Is It Kosher?
Finding Kosher Food
According to Jewish law, the three basic elements of keeping kosher are:
- Avoiding any non-kosher animals (fish that don’t have fins and scales, land animals that do not both chew their cud and have cleft hooves, most birds);
- Avoiding eating meat and dairy together;
- Only eating meat that was slaughtered in a certain way.
Kosher Animals by Category
The general rules are:
Only those with cloven hoof and that chew their cuds, such as oxen, sheep, goats, deer, gazelles, roebuck, wild goats, ibex, antelopes, and mountain sheep. Pigs — the best-known non-kosher mammal — are not kosher because they do not chew their cuds. Other non kosher mammals include camels and rabbits.
The Torah lists a number of forbidden birds, but does not specify which ones are allowed. The most common birds that Jews have traditionally considered kosher are chickens, turkeys, ducks, geese and pigeons. Among the explicitly forbidden birds are: vultures, ostriches, hawks and sea gulls.
Only those with fins and scales; for example, cod, tuna, salmon, herring. Shellfish of all kinds are forbidden.
Reptiles, Amphibians and Insects
All are forbidden, except for four types of locusts.
Other Requirements for Kosher Meat
In addition to specifying which animals can and cannot be eaten, Jewish dietary law requires that land animals be slaughtered according specific protocols. There must be no blood left in the meat before it is prepared. The meat of animals that were hunted or were found after they died of natural causes is not kosher.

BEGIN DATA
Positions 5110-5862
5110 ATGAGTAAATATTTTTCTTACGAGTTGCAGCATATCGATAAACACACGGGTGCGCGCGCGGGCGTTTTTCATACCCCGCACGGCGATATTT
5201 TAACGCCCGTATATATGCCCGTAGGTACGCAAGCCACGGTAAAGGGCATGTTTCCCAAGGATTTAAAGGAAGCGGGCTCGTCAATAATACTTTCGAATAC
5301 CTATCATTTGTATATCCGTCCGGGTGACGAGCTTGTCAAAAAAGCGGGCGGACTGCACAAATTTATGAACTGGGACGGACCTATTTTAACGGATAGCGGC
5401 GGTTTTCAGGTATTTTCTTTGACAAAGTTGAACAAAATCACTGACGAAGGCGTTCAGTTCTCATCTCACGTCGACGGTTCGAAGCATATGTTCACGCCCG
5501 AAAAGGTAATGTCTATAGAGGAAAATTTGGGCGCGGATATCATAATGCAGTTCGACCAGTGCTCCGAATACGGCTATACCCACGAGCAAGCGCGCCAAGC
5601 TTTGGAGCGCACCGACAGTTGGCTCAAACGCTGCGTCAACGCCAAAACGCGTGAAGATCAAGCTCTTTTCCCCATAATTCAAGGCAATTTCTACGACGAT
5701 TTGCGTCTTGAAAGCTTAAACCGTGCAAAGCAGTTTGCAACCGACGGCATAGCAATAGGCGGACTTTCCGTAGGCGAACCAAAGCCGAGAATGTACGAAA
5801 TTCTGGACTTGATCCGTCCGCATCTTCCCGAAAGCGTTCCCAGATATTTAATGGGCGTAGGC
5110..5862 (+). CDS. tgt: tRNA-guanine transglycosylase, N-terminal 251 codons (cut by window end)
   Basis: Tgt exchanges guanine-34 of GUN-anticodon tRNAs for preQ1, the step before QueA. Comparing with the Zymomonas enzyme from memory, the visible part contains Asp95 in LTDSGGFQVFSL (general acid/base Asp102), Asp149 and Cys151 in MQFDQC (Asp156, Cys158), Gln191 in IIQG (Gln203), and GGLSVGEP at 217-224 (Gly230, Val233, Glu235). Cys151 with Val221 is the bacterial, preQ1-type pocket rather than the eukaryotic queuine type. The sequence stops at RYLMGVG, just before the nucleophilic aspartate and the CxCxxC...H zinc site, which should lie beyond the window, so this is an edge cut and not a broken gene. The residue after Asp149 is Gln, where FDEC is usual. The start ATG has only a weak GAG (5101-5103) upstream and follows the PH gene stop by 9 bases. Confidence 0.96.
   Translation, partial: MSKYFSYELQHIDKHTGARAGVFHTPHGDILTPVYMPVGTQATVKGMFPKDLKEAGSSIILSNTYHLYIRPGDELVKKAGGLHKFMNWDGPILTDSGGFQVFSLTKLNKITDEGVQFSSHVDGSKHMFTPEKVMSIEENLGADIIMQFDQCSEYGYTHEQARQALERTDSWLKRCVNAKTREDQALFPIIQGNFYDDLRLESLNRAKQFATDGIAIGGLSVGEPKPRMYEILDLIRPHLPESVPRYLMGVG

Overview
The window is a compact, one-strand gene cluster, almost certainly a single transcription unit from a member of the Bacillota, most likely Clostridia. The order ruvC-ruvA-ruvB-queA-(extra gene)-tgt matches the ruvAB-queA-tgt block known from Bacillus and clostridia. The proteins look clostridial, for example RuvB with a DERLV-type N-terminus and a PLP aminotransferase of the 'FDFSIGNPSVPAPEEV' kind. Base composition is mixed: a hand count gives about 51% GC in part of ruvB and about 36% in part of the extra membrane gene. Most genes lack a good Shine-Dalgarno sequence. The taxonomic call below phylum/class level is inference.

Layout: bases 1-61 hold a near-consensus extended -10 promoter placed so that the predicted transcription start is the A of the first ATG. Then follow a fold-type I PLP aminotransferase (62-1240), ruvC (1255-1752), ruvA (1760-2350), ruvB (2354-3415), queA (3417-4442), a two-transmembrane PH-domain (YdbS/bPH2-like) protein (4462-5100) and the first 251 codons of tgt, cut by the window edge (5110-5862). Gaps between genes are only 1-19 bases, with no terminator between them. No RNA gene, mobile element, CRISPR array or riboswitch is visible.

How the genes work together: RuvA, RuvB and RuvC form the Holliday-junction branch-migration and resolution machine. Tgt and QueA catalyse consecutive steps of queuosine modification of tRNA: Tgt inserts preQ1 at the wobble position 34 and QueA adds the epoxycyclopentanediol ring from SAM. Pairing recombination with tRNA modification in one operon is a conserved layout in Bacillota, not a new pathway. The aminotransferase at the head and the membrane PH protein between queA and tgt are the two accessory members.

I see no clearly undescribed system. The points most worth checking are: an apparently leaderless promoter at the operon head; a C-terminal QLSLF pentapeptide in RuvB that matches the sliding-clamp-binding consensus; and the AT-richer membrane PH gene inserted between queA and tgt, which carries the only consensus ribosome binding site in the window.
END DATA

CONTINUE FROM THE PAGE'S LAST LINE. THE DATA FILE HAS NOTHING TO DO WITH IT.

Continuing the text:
Meat and Milk
Because those observing kashrut cannot eat meat and dairy foods together, this means that a meal is either a meat meal or a dairy meal (or Pareve for that matter). You cannot even have meat and dairy at the same table; that is, one person can’t eat a bagel with cream cheese at the same table where someone is eating fried chicken.
To clarify further, you can’t have a piece of steak on one plate, prepared without any dairy, then turn to a second plate and chomp down on a piece of cheese, even if you’ve swallowed the steak.
To ensure that meat and milk not be eaten together in any way, it is customary to wait a certain amount of time between meals. After eating meat, the wait time varies, but the generally accepted amount of time to wait is six hours. Different traditions developed as to the exact amount of time that must pass between meat and dairy meals. Dependent on where one is from will influence the amount of hours kept between eating Meat and milk. The amount of hours vary between one hour, three hours or six hours.
It is the tradition of our school to keep 3 hours between eating meat and milk.